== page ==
MILK CHOCOLATE MALTED MILK When looking in the supermarket for something a little different to try I came across the milk chocolate covered malted milk and had to give it a go. I was a little sceptical – the chocolisation of all biscuits has lead to some excellent sub-species such as the chocolate digestive, now eclipsing the humble plain digestive, and the chocolate hob-nob, bringing to life what I always thought to be a remarkably dull biscuit. However, as we saw with the recent dark chocolate hob-nob disaster it is not always a good idea to make things more chocolatey. So, how about malted milks?
They have always struck me as a very innocent biscuit – nice little picture of a cow, interesting-enough-but-not-too-exciting flavour and the word milk in the title. It screams out, “eat me with a glass of milk, don’t eat too many!” Covering them in milk chocolate does seem to make them far more munchable, tempting the taster on to scoff more than they should in a way that the plain version would never have done. Still, they have been chocolised in a respectful way, a slim coating of milk chocolate that enhances rather than overpowers the malted milk itself. So hats off on a job well done, a biscuit to look out for.
OREOS I know, I know, I wrote about Oreos last time but this time I want to explore the different variations of Oreos now available. These tend to be even more expensive, especially in England as they are only available in Selfridges and so I will refrain from mentioning the price in actual currency to protect those who are squeamish. Suffice to say that these are biscuits for special ocassions. A tip though – often they can be found heavily reduced on a little table at the back of the shop, well worth looking at. I have recently been enjoying a box of Pure Milk-Chocolate Covered Oreo Sandwich Cookies (to give them their full name), a birthday present. These are Oreos completely covered in chocolate which creates a kind of cakey effect which brings a whole new Oreo sensation. Also available are the Oreo Minis which somewhat resemble a breakfast cereal and come in a tiny tub. They are basically a ‘Honey I Shrunk The Oreo’ version of the real thing, a tinified biscuit. Another variation was found on one of my biscuit travels where in China I found Oreos with many different flavoured creams – the mint ones were very tasty indeed. Still, the award for greatest Oreo variation must go to the Chocolate Cream Double Stuf (I think that is its name). This is an oversized Oreo stuffed with double the amount of cream and not just any old cream but special chocolised cream which is even more luscious and morish than the usual stuff. And now I promise that I will stop writing about Oreos.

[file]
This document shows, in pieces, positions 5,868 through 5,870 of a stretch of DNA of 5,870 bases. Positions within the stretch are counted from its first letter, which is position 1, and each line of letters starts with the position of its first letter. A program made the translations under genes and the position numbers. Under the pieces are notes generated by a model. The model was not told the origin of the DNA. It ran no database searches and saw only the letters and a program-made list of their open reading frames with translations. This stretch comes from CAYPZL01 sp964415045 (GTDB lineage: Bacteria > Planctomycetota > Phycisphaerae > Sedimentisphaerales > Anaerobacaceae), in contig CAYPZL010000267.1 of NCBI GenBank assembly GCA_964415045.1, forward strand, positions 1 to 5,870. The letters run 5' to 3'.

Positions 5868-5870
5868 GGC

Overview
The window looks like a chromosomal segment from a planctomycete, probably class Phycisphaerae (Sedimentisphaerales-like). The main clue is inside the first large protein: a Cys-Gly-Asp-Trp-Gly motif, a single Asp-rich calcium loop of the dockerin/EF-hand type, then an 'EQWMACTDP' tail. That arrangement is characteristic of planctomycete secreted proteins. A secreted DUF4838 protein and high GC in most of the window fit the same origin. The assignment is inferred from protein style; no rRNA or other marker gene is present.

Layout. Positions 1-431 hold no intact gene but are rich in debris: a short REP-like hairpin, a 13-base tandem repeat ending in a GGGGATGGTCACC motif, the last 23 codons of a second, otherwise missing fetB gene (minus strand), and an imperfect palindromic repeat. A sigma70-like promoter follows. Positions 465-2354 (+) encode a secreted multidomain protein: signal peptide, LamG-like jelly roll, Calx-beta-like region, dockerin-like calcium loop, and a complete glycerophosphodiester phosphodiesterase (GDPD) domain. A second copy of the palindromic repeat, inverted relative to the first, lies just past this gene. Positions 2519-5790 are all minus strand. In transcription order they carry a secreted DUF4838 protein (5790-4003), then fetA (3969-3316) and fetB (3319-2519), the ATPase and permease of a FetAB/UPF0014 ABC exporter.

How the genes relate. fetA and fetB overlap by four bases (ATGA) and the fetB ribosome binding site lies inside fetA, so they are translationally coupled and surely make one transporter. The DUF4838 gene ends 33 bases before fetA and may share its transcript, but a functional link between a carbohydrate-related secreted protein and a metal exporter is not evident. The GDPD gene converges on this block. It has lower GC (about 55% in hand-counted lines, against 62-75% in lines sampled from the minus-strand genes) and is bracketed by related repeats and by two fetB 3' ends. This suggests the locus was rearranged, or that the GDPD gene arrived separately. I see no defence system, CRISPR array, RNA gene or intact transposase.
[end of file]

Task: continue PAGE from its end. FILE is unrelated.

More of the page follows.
CUSTARD CREAMS AND BOURBON CREAMS How could I go so long without mentioning these two, these collusi of the sandwich biscuit world, stable, lifelong friends of the biscuit connoisseur? We may go hunting new and interesting biscuits, may dabble with biscuits that have more chocolate or more biscuit or more novelty value but we always come back. At University we used to have endless discussions which went round and round in circles. At the time the custard cream with it’s oddly cool cream filling and comforting pattern seemed unimpeachable as top biscuit. I would later fall out with the custard cream but now I hold it equal in my estimation with the bourbon and I am happy that I do not have to decide between the two. My top buying tip is to be wary of supermarket value packets of custard creams as they are never as good as the proper ones whilst bourbons survive being made cheap and it is safe to buy without disappointment.
All photography in this article by Ric Carter